The news that Musk is offering to carry on with the $44 billion buyout was first reported by Bloomberg. Now, a filing with the Securities and Exchange Commission shows Musk made the proposal in a letter to the tech giant on Monday.

The New York Stock Exchange temporarily halted trading in Twitter stock twice Tuesday, first because of a big price move and the second time for a news event, presumably the announcement of Musk's renewed offer.

While the per share offer price on this latest proposal remains the same as the original offer, it’s unclear if Musk has made other term changes or if Twitter would reject it. According to other reports, a deal could be reached this week.

The stock closed at $52.00/share Tuesday, indicating market uncertainty around the $54.20 offer.

After Musk informed Twitter of plans to terminate the original agreement in July, Twitter sued. A trial has been expected in Delaware Chancery Court on Oct. 17.

With the proposition of a buyout on the table again, it revives the question of whether Musk might move Twitter from San Francisco to Central Texas.

He’s done so with some of his other companies. Tesla’s headquarters in southeast Travis County had its grand opening earlier this year and tunneling business The Boring Company moved to Pflugerville. At least two other Musk companies, SpaceX and Neuralink, have a Central Texas presence without being headquartered here.

Technology journalist Nilay Patel this afternoon voiced concerns that owning Twitter and Tesla together could be problematic for Musk, as his Tesla manufacturing facilities in Germany and China are both in countries that have disputes with Twitter over content moderation and censorship.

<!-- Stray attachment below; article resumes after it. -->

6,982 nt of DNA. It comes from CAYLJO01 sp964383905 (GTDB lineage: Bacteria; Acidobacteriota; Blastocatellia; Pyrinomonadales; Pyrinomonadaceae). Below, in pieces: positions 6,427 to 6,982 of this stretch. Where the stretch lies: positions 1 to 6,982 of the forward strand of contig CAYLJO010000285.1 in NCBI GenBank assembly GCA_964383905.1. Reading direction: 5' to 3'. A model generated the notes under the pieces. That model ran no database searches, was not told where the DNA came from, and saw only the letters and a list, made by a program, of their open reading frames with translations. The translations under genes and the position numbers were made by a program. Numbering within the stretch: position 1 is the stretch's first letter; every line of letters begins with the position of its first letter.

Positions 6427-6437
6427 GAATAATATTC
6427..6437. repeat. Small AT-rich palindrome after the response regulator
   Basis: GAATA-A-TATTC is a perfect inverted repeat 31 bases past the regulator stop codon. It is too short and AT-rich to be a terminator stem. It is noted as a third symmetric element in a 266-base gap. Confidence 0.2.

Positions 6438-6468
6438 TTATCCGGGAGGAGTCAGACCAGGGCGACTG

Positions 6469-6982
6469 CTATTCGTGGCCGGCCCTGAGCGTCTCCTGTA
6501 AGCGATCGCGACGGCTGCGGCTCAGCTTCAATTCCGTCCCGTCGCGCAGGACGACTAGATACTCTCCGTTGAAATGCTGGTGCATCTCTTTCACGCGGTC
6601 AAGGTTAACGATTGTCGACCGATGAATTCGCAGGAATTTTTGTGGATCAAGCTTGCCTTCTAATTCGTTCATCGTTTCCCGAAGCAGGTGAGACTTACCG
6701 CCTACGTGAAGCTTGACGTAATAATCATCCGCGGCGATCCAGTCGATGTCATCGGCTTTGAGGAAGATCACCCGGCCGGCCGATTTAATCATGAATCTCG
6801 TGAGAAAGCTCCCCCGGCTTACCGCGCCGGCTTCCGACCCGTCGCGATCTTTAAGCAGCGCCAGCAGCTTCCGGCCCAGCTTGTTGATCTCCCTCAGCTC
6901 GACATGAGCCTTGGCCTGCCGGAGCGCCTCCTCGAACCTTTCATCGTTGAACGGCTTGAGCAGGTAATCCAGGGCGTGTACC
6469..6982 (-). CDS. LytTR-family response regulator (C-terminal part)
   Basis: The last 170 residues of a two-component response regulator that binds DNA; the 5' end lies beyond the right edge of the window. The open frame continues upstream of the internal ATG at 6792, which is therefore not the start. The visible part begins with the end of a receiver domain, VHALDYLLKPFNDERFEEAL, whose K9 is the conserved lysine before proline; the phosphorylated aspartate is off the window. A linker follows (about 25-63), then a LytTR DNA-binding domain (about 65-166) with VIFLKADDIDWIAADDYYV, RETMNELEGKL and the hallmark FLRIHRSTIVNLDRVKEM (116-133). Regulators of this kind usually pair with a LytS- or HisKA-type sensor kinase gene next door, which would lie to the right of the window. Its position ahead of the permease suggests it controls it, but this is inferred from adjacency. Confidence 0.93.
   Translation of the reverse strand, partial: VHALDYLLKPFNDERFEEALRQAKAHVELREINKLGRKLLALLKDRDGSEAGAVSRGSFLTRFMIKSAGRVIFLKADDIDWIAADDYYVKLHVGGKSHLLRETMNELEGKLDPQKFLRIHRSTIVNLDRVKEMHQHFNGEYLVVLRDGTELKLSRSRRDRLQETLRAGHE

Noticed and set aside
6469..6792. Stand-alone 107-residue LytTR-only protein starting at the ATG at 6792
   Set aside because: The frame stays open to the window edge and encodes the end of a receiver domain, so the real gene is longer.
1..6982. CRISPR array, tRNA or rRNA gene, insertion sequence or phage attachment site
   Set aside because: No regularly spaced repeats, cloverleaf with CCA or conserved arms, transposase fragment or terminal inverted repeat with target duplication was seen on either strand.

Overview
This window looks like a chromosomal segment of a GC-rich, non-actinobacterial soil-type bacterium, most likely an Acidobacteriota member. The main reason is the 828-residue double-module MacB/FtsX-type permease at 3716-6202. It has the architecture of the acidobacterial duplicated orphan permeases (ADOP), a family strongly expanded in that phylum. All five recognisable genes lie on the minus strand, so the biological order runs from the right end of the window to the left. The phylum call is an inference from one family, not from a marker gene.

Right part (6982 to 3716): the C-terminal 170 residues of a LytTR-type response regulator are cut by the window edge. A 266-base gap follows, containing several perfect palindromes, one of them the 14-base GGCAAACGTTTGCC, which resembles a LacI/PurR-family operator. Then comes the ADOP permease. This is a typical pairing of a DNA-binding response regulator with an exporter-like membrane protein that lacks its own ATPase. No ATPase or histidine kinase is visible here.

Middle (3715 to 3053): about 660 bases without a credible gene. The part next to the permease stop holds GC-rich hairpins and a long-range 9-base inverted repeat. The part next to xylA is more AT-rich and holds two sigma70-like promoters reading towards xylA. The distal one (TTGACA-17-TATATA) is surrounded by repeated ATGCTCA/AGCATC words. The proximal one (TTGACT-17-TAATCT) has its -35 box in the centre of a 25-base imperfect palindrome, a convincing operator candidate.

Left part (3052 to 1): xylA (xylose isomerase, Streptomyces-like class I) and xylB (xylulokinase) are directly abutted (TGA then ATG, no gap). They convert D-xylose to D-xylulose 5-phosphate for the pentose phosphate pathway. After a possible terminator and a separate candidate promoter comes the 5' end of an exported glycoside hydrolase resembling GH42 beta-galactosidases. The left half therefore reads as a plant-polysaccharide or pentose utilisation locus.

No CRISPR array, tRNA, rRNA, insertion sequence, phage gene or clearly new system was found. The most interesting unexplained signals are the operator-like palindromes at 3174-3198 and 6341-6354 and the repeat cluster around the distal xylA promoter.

Telsa shares fell after the Twitter news became public, before rallying to close up, at $249.44.

Austin rents nearly double in a year and are now in the top 5 nationwide
Dwellsy

While searching for a place to live, Austin renters will face monthly rates of nearly $3,000, a recent guide from rental marketplace Dwellsy shows.

The median rent in August this year was $2,930, a more than 86% increase since August 2021. That’s $820 more than the nationwide median asking rent in August and puts Austin just below the Bay Area, Boston and New York for large cities with the most expensive asking rent.

“Within this group, Austin, TX stands out for the highest increases in asking rent, which has nearly doubled since this time last year,” the study notes.

Outside of those large cities, however, others are seeing even higher rent spikes. Metro areas that ranked above Austin in one-year increases include those like Kansas City, MO with a 112% change in rent since last August and Tucson, AZ with a 124% change.

The data reflects large apartment communities, single-family homes and 2-6 unit buildings.